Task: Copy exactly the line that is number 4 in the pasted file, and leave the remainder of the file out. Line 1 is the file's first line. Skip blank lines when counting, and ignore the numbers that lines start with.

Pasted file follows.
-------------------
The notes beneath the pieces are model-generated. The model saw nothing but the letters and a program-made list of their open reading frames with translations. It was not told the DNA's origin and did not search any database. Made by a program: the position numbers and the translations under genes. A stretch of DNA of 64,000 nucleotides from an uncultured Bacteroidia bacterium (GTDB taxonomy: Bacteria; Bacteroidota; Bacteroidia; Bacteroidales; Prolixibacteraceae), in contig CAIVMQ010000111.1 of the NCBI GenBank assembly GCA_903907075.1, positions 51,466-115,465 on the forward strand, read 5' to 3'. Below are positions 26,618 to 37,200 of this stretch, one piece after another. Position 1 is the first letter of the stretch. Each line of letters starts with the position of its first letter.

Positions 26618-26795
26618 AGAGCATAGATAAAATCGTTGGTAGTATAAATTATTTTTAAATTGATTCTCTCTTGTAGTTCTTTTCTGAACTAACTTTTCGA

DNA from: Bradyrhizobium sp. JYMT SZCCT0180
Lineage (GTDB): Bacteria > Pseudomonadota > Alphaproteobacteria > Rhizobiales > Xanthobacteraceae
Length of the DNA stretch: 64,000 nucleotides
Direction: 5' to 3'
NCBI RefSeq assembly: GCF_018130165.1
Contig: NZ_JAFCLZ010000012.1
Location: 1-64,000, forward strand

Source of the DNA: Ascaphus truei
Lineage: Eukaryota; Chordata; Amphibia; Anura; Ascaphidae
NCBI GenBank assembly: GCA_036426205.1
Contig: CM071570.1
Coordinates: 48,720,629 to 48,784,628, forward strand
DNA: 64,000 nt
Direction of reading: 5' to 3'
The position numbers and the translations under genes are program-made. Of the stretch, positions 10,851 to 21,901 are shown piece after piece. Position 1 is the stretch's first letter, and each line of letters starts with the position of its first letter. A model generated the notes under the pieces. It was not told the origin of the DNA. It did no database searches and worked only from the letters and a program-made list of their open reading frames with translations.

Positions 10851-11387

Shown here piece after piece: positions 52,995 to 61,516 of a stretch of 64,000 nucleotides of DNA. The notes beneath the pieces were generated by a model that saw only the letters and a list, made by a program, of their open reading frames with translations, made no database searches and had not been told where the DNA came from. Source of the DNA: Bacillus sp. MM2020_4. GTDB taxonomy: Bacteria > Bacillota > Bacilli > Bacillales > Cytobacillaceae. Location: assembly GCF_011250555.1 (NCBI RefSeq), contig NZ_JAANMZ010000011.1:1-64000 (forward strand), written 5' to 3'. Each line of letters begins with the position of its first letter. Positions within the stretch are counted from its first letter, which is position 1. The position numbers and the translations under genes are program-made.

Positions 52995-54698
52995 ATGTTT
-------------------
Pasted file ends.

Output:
DNA from: Bradyrhizobium sp. JYMT SZCCT0180